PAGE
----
Christopher N. Topp, PhD

Assistant Member
Donald Danforth Plant Science Center
Adjunct Professor

Plant and Microbial Biosciences Program
Computational and Systems Biology Program
Evolution, Ecology and Population Biology Program
Biomedical Informatics and Data Science Program

  • 314-587-1401


  • imaging; plant; genetics; computation; phenotyping; roots; plant x environment

  • Understanding the genetic basis of root growth and environmental plasticity using phenomics

Research Abstract:

The Topp Lab takes a phenomics approach to study crop root growth dynamics in response to environmental stress such as drought and rhizosphere competition, and as a consequence of artificial selection for agronomically important traits such as Nitrogen uptake. Studying roots requires the development of imaging technologies, computational infrastructure, and statistical methods that can capture and analyze morphologically complex networks over time and at high-throughput. Thus the lab combines expertise in imaging (optical, X-ray CT, PET, etc.), computational analysis, and quantitative genetics with molecular biology to understand root growth and physiology.

Selected Publications:

Jiang, N., Floro, E., Bray, A.L., Laws, B., and Topp, C.N. (2018). High-resolution 4D spatiotemporal analysis reveals the contributions of local growth dynamics to contrasting maize root system architectures. IN REVIEW bioRxiv: 381046. doi:
Chambers E.W., Ju T., Letscher D., Li M., Topp C.N., Yan Y. “Some Heuristics for the Homological Simplification Problem” CCCG, Winnipeg, Canada, August 8-10, 2018. Accepted.
Adam L. Bray, Christopher N. Topp. (2018). The Quantitative Genetic Control of Root Architecture in Maize. Plant and Cell Physiology. DOI:
Mao Li, Margaret H Frank, Viktoriya Coneva, Washington Mio, Daniel H Chitwood*&, Christopher N Topp*& (2018). Enhanced genotype-to-phenotype associations for plant shape using the mathematical framework persistent homology. Plant Physiology. DOI:
Delory B.M., Li M., Topp C.N., Lobet G. (2018). archiDART v3.0: A new data analysis pipeline allowing the topological analysis of plant root systems. F1000Research, 7:22. DOI: 10.12688/f1000research.13541.1
A. Tabb, K. E. Duncan and C. N. Topp. "Segmenting Root Systems in X-Ray Computed Tomography Images Using Level Sets", 2018 IEEE Winter Conference on Applications of Computer Vision (WACV), Lake Tahoe, NV, USA, 2018, pp. 586-595. DOI: 10.1109/WACV.2018.00070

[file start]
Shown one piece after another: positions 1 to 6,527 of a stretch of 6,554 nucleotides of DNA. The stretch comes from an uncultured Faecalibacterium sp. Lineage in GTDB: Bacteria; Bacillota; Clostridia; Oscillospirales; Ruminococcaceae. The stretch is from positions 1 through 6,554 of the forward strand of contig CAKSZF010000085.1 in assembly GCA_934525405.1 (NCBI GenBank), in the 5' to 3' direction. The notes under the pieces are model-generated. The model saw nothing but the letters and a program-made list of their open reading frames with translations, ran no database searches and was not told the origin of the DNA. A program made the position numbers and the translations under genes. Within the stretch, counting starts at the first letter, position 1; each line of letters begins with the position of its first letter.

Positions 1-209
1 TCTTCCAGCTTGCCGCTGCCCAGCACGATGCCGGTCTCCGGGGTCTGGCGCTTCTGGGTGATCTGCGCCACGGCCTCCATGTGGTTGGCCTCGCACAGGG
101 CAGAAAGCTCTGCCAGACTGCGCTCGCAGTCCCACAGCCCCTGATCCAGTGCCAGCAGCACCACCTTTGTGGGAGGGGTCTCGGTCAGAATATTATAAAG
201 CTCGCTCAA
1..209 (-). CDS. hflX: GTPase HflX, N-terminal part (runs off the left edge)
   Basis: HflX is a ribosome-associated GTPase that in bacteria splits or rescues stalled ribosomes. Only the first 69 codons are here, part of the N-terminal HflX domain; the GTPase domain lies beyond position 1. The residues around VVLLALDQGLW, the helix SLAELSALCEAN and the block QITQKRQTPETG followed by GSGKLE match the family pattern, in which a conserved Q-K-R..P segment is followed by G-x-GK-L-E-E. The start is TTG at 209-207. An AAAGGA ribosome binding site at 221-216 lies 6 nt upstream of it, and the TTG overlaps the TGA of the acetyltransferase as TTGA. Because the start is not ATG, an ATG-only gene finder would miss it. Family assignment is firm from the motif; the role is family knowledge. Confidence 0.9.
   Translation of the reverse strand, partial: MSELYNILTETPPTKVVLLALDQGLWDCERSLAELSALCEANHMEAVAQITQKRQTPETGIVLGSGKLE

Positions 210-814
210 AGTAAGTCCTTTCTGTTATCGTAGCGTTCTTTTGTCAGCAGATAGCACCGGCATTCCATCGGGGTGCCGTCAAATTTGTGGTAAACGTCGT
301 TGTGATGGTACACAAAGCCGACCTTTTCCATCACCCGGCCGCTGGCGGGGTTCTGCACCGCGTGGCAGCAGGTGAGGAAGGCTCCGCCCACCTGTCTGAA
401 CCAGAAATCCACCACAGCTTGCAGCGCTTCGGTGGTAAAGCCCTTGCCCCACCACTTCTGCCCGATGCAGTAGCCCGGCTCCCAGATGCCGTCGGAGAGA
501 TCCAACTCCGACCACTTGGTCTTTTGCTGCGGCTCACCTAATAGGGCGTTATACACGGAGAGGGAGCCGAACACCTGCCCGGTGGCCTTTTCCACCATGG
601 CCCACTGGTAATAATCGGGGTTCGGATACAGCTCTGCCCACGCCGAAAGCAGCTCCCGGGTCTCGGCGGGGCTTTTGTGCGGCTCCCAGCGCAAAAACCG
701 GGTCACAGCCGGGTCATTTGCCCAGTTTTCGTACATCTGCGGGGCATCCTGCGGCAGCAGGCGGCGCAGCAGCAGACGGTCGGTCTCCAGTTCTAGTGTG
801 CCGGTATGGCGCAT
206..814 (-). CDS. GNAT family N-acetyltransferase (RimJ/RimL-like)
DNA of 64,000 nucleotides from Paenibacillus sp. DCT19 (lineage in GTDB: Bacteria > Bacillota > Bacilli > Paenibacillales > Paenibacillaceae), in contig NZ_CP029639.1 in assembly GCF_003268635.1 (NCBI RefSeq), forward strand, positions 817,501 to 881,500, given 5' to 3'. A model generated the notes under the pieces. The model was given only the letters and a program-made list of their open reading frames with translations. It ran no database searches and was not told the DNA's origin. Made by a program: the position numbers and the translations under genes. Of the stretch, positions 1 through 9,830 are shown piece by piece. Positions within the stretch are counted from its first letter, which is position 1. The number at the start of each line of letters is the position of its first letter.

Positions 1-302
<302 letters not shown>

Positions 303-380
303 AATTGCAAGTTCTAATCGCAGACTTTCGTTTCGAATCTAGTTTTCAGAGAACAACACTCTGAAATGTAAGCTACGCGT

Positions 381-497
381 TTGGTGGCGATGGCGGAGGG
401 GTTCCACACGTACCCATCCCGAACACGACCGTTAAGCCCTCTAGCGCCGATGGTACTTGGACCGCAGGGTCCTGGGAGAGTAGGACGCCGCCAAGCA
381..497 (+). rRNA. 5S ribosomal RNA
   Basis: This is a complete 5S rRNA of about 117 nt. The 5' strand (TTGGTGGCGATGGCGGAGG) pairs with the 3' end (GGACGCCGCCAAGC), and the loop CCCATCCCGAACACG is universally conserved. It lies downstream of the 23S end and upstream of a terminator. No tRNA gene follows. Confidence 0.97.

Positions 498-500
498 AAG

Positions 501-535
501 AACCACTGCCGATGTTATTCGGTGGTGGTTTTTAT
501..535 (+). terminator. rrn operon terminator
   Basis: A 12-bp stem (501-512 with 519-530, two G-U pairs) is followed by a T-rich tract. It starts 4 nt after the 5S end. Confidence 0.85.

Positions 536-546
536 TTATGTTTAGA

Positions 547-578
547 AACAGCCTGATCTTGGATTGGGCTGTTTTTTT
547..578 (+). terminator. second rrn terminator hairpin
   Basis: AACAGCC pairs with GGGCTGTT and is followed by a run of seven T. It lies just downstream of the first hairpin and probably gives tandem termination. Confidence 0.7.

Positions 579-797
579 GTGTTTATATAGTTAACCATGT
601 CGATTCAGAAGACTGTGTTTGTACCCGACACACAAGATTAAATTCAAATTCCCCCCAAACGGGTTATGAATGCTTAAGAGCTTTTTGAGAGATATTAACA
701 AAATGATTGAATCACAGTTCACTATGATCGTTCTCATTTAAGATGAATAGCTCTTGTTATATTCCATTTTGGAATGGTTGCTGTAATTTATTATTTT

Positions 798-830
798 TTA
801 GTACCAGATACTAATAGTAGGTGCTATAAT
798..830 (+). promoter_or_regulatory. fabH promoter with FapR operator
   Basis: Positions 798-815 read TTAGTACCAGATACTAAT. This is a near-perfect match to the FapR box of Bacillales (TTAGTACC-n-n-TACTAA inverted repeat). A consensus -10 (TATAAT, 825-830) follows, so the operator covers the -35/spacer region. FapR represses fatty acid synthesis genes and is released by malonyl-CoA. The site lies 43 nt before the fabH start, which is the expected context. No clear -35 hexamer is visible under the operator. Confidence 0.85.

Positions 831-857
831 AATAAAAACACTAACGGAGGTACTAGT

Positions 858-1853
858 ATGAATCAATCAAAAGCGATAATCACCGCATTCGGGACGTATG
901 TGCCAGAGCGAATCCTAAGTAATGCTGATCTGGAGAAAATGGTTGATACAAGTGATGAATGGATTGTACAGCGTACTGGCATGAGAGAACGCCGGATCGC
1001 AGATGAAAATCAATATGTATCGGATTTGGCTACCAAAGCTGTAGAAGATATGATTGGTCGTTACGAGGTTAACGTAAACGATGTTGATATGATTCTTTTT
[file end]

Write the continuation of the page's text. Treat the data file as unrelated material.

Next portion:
Mao Li, Hong An, Ruthie Angelovici, Clement Bagaza, Albert Batushansky, Lynn Clark, Viktoriya Coneva, Michael Donoghue, Erika Edwards, Diego Fajardo, Hui Fang, Margaret Frank, Timothy Gallaher, Sarah Gebken, Theresa A. Hill, Shelly Jansky, Baljinder Kaur, Philip Klahs, Laura L. Klein, Vasu Kuraparthy, Jason Londo, Zoë Migicovsky, Allison Miller, Rebekah Mohn, Sean Myles, Wagner Otoni, J C. Pires, Edmond Rieffer, Sam Schmerler, Elizabeth Spriggs, Christopher N. Topp, Allen Van Deynze, Kuang Zhang, Linglong Zhu, Braden Zink and Daniel H. Chitwood (2018). Topological data analysis as a morphometric method: using persistent homology to demarcate a leaf morphospace. Frontiers in Plant Science. DOI: 10.3389/fpls.2018.00553
Mao Li; Keith Duncan; Christopher N Topp; Daniel H Chitwood (2017). Persistent homology and the branching topologies of plants. American Journal of Botany. 104 (3), 349-353. DOI: 10.3732/ajb.1700046
Agnew, E.*, Bray, A.*, Floro, E.*, Ellis, N., Gierer, J., Lizárraga, C., O`Brien, D., Wiechert, M., Mockler, T.C., Shakoor, N., and Topp, C.N. 2017. Whole-plant manual and image-based phenotyping in controlled environments. Current Protocols in Plant Biology. 2:1-21. DOI: 10.1002/cppb.20044
Christopher N. Topp; Adam L. Bray; Nathanael A. Ellis; Zhengbin Liu (2016). How can we harness quantitative genetic variation in crop root system architecture for agricultural improvement? Journal of Integrative Plant Biology. DOI: 10.1111/jipb.12470

Last Updated: 11/26/2018 9:19:37 AM

X-ray CT scanned maize root crowns demonstrating distinct architectures
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